I put off reading this for so long because I assumed it was the kind of book a certain subset of YA readers go gaga over despite a lack of any real substance, and BOY, WAS I WRONG! This book was so good, I wound up reading in bed way past my bedtime, telling myself “just one more chapter” because I desperately wanted to know what happens next in this brilliant, audacious tale of a young human woman scheming to not only survive but thrive in the courts of the immortal fey.
Jude Duarte was only seven when her mother’s redcap husband killed her birth parents and claimed his daughter, her older sister Vivienne, whisking both girls as well as Jude’s twin, Taryn, back to the High Court of Faerie. Madoc is High King Eldred’s most trusted general, and his sense of honor will not allow him to do anything less than raise his now-dead wife’s children as his own. Ten years on, Jude hasn’t exactly forgiven him for what he’s done, but she and Taryn have both adapted well enough to life among the fey, having been raised among the Gentry as befitting Madoc’s status. Ofc, several highborn fey aren’t pleased by this, particularly Prince Cardan, the youngest of High King Eldred’s six children. Cardan and his circle of friends take great pleasure from tormenting Jude, to the point of driving a wedge between her and her twin. When one of the other royal heirs offers her a chance to prove herself and thereby secure her position at court, Jude leaps at the prospect of a royal patron whose protection will hopefully make Cardan leave her and Taryn alone.
So far, a standard if slightly more brutal retelling of a familiar enough tale, but when Taryn — who sucks — chooses her fey lover over her sister, it starts to get more interesting. I thought it was pretty obvious who Taryn was in love with, but really appreciated how Holly Black worked the story such that you weren’t 100% sure till the reveal, and even before then could empathize with Jude in a “girl, I understand your reasoning but please don’t go in the basement!” sort of way. But then civil war erupts, and Jude suddenly finds herself in the unique position of being able to play kingmaker. All she has to do is lie, cheat and not get herself killed, a tall order in a realm where many fey already view her kind as eminently disposable to begin with.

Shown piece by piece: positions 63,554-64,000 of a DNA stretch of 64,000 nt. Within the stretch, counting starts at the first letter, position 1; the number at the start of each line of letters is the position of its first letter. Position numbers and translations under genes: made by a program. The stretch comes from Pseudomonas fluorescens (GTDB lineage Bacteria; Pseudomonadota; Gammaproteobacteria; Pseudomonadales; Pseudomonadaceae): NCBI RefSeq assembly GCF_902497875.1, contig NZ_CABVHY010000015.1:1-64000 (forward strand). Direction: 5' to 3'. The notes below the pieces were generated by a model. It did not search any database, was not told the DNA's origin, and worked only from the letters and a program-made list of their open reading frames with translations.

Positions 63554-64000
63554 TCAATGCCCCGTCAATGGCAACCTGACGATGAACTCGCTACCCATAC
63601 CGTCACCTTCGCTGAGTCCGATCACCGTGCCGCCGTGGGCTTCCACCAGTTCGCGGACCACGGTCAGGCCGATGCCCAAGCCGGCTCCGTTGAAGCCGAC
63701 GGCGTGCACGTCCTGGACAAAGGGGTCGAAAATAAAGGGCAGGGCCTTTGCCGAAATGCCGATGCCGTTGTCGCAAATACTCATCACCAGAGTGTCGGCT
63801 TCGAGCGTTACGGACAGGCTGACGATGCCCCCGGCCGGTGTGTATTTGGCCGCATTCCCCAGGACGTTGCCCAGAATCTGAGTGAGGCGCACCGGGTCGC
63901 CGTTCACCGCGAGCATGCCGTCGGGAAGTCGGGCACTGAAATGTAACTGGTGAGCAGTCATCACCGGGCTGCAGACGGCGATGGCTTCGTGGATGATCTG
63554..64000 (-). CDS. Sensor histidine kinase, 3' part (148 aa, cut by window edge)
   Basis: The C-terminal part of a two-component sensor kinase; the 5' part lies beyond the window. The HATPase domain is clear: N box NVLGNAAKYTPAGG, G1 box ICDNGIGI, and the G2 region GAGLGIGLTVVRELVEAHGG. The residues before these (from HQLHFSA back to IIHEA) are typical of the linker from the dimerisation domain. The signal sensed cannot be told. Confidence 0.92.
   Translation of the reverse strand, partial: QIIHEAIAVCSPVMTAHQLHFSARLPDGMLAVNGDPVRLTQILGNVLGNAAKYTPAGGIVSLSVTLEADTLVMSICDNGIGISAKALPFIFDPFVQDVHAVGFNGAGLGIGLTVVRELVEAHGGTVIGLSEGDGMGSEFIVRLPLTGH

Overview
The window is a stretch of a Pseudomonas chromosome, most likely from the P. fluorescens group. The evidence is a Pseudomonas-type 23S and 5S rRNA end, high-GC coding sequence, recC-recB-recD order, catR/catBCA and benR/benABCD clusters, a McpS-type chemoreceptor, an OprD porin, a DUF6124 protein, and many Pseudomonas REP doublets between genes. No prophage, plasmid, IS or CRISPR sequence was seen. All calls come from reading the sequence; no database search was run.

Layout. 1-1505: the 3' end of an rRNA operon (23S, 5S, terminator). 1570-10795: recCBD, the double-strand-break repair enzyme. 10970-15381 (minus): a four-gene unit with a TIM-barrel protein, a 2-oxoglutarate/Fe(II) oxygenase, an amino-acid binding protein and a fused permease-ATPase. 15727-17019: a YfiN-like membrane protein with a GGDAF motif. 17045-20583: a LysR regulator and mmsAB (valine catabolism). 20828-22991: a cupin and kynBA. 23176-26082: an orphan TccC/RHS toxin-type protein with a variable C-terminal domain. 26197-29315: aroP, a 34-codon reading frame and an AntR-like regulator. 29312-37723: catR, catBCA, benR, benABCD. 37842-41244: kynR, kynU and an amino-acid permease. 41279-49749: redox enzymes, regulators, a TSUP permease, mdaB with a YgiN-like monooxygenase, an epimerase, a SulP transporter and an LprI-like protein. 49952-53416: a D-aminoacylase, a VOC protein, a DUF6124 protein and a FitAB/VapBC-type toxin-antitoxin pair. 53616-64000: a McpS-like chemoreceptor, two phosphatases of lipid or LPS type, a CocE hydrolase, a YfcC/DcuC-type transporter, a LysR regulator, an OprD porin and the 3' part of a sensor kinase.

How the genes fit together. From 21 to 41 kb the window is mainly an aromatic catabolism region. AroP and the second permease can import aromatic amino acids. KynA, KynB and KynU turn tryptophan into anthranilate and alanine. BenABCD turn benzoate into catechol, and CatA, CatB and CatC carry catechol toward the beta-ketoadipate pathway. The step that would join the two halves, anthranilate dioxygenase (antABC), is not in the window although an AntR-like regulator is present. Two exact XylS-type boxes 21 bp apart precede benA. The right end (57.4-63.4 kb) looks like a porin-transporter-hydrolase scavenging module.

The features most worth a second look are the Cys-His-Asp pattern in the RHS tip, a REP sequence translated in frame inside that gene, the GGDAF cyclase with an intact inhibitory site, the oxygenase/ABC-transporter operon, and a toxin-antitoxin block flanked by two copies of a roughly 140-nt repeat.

This is one of those books where I’m loath to discuss too much plot because it all slots so neatly together to make a dazzling, seamless whole. Part of the reason I had to finish the book all in one sitting last night was because my jaw kept literally dropping as Jude put her desperate plan into action. The sheer chutzpah of her machinations were a joy to read, on par with watching a good heist come together. Come to think of it, she was busy stealing a throne. The outcome… well, let’s just say that Cardan’s last lines to her in this book were both chilling and deserved.
If the beautifully crafted plot was the brains of this book, then the strong characterizations were definitely the beating heart. Ms Black made some very bold yet completely realistic choices with Jude, Taryn and Vivienne. Vivienne, older than the twins and half fey herself, longs to return permanently to the mortal world, and has never forgiven Madoc for what he did to her mother and stepfather. The fully human twins on the other hand want nothing more than to integrate into their new world, albeit in different ways, and have adapted as young children will do to the reality of Madoc as their de facto dad. It helps that he’s actually a pretty good dad to them, and illustrates how families are complicated and strange. Ms Black’s talent for fleshing out her characters extends to so many others in these pages, as well. Conflicted, clever, compassionate Jude is by far the standout tho, occasionally making bad choices but always, always trying to do her best for her family and for those in need of protection.
I have the sequel The Wicked King already but have six deadlines to hit between now as I draft this (December 9th) and the 20th, so will have to wait till the end of the month to continue this amazing story. I’m only sorry I didn’t start this sooner! The Cruel Prince is truly some of the best YA fantasy — heck, even regular fantasy, and definitely anything involving political intrigue regardless of genre — writing out there today.
The Cruel Prince was published January 2nd, 2018 by Little, Brown and is available from all good booksellers, including
Want it now? For the Kindle version, click here.